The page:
“I’m always captivated by women who find a way to be daring – misbehaving women.” -Sue Monk Kidd
I finished The Invention of Wings on the way home from New York City, and right there on the plane, I cried. It is one of the most heartbreaking, uplifting, gorgeous books I’ve ever encountered, and (not to overhype it or anything) I have no doubts it will be one of the best novels of the decade. The English teacher in me immediately wanted to assign it to everyone on the plane, not in a bossy kind of way, but in a “I love all you strangers and you’ve got to read this book for your own happiness and joy” kind of way. Obviously.
While Sue Monk Kidd’s writing is rich and beautifully complex, the most edifying part of the novel is that the story is based on the lives of two real sisters from the 1800s, Sarah and Angelina Grimke, and their household slave Hetty. The Grimke sisters grew up in privilege as the daughters of a wealthy Charleston judge. Sarah is one of the two main protagonists; the other is Hetty (nicknamed Handful), the ten-year-old girl “given” to Sarah for her eleventh birthday. Handful is a domestic or urban slave, so the Grimkes like to think they treat her as part of their family (spoiler alert #1: they don’t). Instead the reader gets a peek into the horrifying world of Handful and her mother, Charlotte; the ups and downs of their relationship are perfectly, heartbreakingly written.
While Hetty and her mother rebel against the injustices of their enslavement, Sarah and Angelina also find their world to be narrow and oppressed. Sarah has known from childhood that she is different from other women: she’s unable to accept the only role she’s offered (marry and breed young), and she absolutely cannot live in a world with slavery. She’d love to be a judge like her father and actually fight for change; instead she has to watch her older brother reluctantly carry on the family tradition while she is hurt again and again by her father trying to knock out her ambition “for her own good.” She’s a misbehaving woman, remember, because she’s willing to fight for justice and equality in her world. So she leaves South Carolina, but over the course of several decades, life pulls her back again and again.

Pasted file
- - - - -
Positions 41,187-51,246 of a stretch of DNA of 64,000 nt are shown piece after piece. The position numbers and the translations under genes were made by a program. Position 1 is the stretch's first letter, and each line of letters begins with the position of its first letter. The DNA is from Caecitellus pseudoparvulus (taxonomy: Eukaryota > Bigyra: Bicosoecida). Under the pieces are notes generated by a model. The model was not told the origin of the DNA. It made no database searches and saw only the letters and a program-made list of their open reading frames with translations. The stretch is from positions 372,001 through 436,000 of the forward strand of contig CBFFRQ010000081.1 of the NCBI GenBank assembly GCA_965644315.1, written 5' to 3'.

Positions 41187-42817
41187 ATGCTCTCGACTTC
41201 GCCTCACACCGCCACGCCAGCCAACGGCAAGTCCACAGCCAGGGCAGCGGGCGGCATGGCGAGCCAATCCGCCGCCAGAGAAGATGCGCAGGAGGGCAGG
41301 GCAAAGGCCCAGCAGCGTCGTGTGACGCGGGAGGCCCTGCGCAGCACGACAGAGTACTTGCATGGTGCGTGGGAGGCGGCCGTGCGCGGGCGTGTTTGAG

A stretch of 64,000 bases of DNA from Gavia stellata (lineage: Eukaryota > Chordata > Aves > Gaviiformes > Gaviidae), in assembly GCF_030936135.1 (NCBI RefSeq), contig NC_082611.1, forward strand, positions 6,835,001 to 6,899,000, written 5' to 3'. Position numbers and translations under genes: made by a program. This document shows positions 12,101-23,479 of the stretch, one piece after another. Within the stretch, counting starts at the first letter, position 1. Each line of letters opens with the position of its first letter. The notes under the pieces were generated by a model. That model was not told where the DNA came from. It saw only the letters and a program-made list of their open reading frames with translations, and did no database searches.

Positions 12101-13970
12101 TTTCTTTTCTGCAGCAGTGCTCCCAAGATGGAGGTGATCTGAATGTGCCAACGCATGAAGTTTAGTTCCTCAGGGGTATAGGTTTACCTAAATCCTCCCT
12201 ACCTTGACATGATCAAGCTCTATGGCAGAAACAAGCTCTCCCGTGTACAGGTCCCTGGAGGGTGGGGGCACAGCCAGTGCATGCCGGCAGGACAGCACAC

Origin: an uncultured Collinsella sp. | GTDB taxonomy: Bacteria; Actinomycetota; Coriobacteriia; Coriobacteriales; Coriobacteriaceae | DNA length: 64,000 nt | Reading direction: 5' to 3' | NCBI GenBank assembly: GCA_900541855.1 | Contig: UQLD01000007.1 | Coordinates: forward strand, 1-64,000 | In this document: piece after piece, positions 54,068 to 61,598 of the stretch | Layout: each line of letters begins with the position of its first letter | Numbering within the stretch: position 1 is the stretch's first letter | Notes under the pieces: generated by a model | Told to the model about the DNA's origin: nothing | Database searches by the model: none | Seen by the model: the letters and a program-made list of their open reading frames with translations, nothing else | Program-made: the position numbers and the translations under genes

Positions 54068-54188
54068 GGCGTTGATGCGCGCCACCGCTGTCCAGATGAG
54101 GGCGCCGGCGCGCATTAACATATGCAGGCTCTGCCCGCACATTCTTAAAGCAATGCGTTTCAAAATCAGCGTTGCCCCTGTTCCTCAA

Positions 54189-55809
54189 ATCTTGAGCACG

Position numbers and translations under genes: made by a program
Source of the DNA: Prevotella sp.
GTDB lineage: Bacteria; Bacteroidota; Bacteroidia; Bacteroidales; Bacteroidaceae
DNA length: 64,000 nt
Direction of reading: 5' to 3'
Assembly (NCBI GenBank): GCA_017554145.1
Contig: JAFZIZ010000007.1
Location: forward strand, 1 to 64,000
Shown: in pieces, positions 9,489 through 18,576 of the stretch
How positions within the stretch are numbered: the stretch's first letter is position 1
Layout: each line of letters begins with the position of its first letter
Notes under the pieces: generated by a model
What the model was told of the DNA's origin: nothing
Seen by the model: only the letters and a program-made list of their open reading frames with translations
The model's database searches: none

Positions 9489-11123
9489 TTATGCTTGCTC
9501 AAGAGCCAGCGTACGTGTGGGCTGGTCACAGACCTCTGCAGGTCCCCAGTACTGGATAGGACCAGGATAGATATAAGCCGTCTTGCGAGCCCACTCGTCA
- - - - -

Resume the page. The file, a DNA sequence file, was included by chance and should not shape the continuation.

The novel traces the journeys of Sarah and Handful for 35 years, detailing their fragile and emotionally trying, yet genuine, bond; their heartbreaking struggles for basic human rights; and their deep yearnings for freedom. Not without great personal sacrifice, Sarah and Angelina become some of the very first female abolitionists, and that part of the book is fascinating to read. The Grimke sisters are unsung heroes in the fight for both abolitionism and women’s rights, and it’s awesome to see Sue Monk Kidd’s words pay tribute to them. Hetty’s bondage and her difficult love for her mother makes her story heart-wrenching as well (spoiler alert #2: you will need tissues).
As Sarah and Hetty’s stories connect and converge over the years through Sue Monk Kidd’s seamless, poetic writing, I was overwhelmed with emotion, rooting for both women to find the lives they deserved. The Invention of Wings is full of such depth and beauty that it will stick with you long after the final page.